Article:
It's Not All About Hand Sanitizer
By Brianna Werner, Assoc. IIDA
As architects and interior designers, we’re accustomed to taking safety into account for the spaces we create. We adhere to local building codes and follow ADA guidelines to ensure that our final spaces are safe and easily accessible to everyone. We apply the principles and elements of design to craft healthy environments that are both functional and aesthetically pleasing. However, at a time when use of the term “safety” is evolving to imply measures taken at a microbiological level, many professionals in the design field find themselves working under a new set of guidelines.
One of the many concerns to rise to the forefront of the public’s mind is the use and availability of hand sanitizer. Outside of the healthcare industry, hand sanitizer previously had a very limited presence in spaces the average person occupied daily. Now, it’s ubiquitous. As businesses continue to reopen, hand sanitizer stations have been placed throughout our world in an effort to encourage frequent sanitization. However, while these measures are intended to increase personal safety, they pose a risk of their own that must be taken into account. Like other products that contain alcohol, hand sanitizer is flammable and must be kept a safe distance from electrical outlets. Designers also need to ensure that these sanitizer stations are placed in such a way as not to impede exit aggress or handicap accessibility.
Another factor at risk of being overlooked is overall building health. Building closures may have disrupted regular maintenance routines and resulted in the general neglect of building hygiene. While it may not seem like a long time, a month of being unoccupied can have unforeseen effects on the health of a building. Unaddressed leaks or water spills can quickly become sources of mold growth, and stagnant water from unused plumbing systems can foster the growth of bacteria. Water lines need to be thoroughly flushed to clear out sources of standing water and ensure that the water supply is free from heavy metal contamination. While building maintenance isn’t typically the responsibility of designers and architects, its neglect can have a profound impact on the health and safety of our clients.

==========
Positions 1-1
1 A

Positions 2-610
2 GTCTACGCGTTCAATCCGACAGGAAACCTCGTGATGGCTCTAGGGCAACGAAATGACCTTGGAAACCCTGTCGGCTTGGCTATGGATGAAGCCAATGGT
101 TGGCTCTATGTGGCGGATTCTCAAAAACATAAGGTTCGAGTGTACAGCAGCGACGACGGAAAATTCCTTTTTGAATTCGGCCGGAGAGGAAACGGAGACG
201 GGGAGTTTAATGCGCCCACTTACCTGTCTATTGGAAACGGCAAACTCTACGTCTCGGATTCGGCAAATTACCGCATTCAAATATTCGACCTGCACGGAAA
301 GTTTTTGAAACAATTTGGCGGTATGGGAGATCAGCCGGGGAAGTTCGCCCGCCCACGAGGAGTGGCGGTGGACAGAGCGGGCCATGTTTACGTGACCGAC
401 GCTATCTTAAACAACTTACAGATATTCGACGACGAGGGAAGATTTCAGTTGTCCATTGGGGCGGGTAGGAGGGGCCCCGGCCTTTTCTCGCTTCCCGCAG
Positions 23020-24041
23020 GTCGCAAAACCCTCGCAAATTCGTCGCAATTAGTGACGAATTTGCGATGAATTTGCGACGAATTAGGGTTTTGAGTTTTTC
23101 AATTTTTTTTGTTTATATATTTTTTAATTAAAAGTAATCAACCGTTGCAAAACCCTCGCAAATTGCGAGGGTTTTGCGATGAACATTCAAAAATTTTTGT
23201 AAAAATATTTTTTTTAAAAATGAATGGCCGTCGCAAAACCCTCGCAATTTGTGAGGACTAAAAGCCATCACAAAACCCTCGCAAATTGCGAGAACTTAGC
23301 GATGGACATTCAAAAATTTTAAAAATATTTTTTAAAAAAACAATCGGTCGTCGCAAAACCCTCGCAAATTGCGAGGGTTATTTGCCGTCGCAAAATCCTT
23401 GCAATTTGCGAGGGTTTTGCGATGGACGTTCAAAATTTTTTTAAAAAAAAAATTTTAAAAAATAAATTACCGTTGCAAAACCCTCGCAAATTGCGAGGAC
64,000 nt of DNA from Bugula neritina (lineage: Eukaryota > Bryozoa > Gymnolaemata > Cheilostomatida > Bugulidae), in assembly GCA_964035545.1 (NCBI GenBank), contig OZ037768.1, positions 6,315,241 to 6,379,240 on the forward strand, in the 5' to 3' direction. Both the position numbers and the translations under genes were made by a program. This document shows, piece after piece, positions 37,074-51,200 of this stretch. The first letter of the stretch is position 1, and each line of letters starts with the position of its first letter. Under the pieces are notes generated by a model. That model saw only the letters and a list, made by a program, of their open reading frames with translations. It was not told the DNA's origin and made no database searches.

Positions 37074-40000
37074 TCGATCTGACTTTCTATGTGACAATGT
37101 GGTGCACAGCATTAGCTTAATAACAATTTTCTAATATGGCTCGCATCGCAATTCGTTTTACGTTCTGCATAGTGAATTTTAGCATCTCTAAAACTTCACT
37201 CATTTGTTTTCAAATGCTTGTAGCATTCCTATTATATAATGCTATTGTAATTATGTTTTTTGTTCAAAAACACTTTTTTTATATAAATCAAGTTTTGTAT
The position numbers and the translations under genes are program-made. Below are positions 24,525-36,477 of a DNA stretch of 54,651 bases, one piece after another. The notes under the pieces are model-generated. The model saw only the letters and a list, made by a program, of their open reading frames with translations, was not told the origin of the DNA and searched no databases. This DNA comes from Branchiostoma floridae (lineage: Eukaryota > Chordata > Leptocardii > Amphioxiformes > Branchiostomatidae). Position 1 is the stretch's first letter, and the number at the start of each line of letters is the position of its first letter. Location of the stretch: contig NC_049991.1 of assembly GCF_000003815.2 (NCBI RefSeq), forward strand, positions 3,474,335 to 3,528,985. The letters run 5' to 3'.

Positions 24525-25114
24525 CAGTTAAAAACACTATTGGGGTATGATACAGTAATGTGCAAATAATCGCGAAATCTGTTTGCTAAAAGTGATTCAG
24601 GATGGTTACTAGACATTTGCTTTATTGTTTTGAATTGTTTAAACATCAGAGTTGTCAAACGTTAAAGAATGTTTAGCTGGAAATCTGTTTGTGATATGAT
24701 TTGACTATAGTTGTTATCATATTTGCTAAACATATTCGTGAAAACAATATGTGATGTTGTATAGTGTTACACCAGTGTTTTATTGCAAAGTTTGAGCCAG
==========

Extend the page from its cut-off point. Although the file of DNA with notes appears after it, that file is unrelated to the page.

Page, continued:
As we move forward in the wake of this world-changing pandemic, we will continue to face new and unprecedented challenges. The rules have changed, and we have to change with them. Methods that were previously tried and true may no longer work in this new reality. Concerns that were unthinkable six months ago are now part of our everyday lives. Change is never easy, but we can make it manageable. With the proper precautions and the right set of tools, we can continue to create spaces that are comfortable, functional, and safe.
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